Today’s Communication sets out key actions for Member States, the Commission, the European Centre for Disease Prevention and Control (ECDC) and the European Medicines Agency (EMA) which will help reduce risks and keep the virus under control:
Speeding up the roll-out of vaccination across the EU
By March 2021, at least 80% of people over the age of 80, and 80% of health and social care professionals in every Member State, should be vaccinated.
By summer 2021, Member States should have vaccinated 70% of the entire adult population.
The Commission, Member States and the EMA will work with companies to use the EU’s potential for increased vaccine manufacturing capacity to the fullest.
The Commission is working with Member States on vaccination certificates, in full compliance with EU data protection law, which can support the continuity of care. A common approach is to be agreed by the end of January 2021 to allow Member States’ certificates to be rapidly useable in health systems across the EU and beyond.
Testing and genome sequencing
Member States should update their testing strategies to account for new variants and expand the use of rapid antigen tests.
Member States should urgently increase genome sequencing to at least 5% and preferably 10% of positive test results. At present, many Member States are testing under 1% of samples, which is not enough to identify the progression of the variants or detect any new ones.
Preserving the Single Market and free movement while stepping up mitigation measures
Measures should be applied to further reduce the risk of transmission linked to the means of travel, such as hygiene and distancing measures in vehicles and terminuses.
All non-essential travel should be strongly discouraged until the epidemiological situation has considerably improved.
Proportionate travel restrictions, including testing of travellers, should be maintained for those travelling from areas with a higher incidence of variants of concern.
Ensuring European leadership and international solidarity
To ensure early access to vaccines, the Commission is to set up a Team Europe mechanism to structure the provision of vaccines shared by Member States with partner countries. This should allow for sharing with partner countries access to some of the 2.3 billion doses secured through the EU’s Vaccines Strategy, paying special attention to the Western Balkans, our Eastern and Southern neighbourhood and Africa.
The European Commission and Member States should continue supporting COVAX, including through early access to vaccines. Team Europe has already mobilised €853 million in support of COVAX, making the EU one of COVAX’s biggest donors.
Members of the College said:
President of the European Commission, Ursula von der Leyen, said: “Vaccination is essential to get out of this crisis. We have already secured enough vaccines for the entire population of the European Union. Now we need to accelerate the delivery and speed up vaccination. Our aim is to have 70% of our adult population vaccinated by summer. That could be a turning point in our fight against this virus. However, we will only end this pandemic when everyone in the world has access to vaccines. We will step up our efforts to help secure vaccines for our neighbours and partners worldwide.”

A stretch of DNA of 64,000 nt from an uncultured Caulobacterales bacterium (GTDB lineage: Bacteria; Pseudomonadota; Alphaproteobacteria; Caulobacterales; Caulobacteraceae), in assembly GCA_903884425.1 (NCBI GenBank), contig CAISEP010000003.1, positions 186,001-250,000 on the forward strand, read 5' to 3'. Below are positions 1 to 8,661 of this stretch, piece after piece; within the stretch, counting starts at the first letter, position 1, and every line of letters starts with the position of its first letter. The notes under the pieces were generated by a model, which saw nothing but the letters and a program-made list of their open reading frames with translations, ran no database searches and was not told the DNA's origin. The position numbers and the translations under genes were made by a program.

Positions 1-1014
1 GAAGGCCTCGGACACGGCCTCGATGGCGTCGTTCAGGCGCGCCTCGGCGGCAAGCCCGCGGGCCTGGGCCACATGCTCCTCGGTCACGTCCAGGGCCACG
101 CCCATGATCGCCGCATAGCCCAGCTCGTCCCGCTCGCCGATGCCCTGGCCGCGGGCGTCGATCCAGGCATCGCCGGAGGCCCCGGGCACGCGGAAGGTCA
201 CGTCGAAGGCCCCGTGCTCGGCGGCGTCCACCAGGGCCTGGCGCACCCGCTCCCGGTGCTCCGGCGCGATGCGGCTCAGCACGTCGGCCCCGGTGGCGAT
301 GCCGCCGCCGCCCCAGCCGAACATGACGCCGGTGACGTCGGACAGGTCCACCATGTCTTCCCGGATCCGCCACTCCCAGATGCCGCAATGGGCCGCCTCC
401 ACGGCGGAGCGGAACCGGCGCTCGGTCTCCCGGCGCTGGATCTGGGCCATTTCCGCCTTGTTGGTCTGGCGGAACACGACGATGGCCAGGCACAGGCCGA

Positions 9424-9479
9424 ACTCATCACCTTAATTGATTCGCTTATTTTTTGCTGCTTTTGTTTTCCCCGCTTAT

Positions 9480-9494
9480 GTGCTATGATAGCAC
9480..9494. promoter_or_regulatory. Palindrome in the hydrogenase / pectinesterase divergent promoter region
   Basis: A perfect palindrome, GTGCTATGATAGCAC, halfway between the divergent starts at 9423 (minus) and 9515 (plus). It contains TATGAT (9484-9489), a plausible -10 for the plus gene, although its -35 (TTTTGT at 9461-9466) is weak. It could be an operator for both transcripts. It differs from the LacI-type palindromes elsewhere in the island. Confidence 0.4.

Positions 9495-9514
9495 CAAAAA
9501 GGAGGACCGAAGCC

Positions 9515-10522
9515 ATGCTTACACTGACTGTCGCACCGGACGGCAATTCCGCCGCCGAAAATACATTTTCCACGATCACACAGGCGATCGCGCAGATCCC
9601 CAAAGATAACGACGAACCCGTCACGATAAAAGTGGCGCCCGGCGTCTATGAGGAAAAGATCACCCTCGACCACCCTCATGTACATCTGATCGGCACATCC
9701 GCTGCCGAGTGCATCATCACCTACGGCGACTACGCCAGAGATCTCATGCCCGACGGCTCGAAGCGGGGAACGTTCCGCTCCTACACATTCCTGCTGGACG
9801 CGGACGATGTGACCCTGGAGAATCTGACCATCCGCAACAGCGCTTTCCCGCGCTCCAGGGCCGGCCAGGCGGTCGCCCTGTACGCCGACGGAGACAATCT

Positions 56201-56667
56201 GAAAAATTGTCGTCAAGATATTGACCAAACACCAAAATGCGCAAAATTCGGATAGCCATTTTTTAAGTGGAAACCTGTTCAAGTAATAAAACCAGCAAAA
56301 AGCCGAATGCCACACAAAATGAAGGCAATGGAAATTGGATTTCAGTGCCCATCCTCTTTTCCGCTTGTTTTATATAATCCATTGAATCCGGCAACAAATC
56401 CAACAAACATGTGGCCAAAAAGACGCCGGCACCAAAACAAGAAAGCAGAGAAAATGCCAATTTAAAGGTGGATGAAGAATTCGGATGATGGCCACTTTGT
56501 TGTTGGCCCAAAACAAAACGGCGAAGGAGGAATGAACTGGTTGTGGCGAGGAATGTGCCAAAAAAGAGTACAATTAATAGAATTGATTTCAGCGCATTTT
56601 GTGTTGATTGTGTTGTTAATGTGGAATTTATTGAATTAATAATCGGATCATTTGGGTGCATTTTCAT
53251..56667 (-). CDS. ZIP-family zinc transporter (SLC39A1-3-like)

Vice-President Margaritis Schinas, responsible for Promoting our European Way of Life, said: “The emergence of new variants of the virus and substantial rises in cases leave us no room for complacency. Now more than ever must come a renewed determination for Europe to act together with unity, coordination and vigilance. Our proposals today aim to protect more lives and livelihoods later and relieve the burden on already stretched health care systems and workers. This is how the EU will come out of the crisis. The end of the pandemic is in sight though not yet in reach.”
Stella Kyriakides, Commissioner for Health and Food Safety, said: “Working together with unity, solidary and determination, we can soon start to see the beginning of the end of the pandemic. Now in particular, we need swift and coordinated action against the new variants of the virus. Vaccinations will still take time until they reach all Europeans and until then we must take immediate, coordinated and proactive steps together. Vaccinations must accelerate across the EU and testing and sequencing must be increased – this is show we can ensure that we leave this crisis behind us as soon as possible.”
‘Complex’ emergency unfolding in Mozambique’s Cabo Delgado
UN agencies voiced deep concern on Wednesday over the worsening humanitarian crisis in Mozambique’s Cabo Delgado province, where attacks by armed groups have forced more than 565,000 to flee their homes.
According to the agencies, growing insecurity and poor infrastructure are making it increasingly difficulty to reach families “completely reliant” on humanitarian assistance, amid fears that imminent rains and threat of cyclones could further compound the challenges.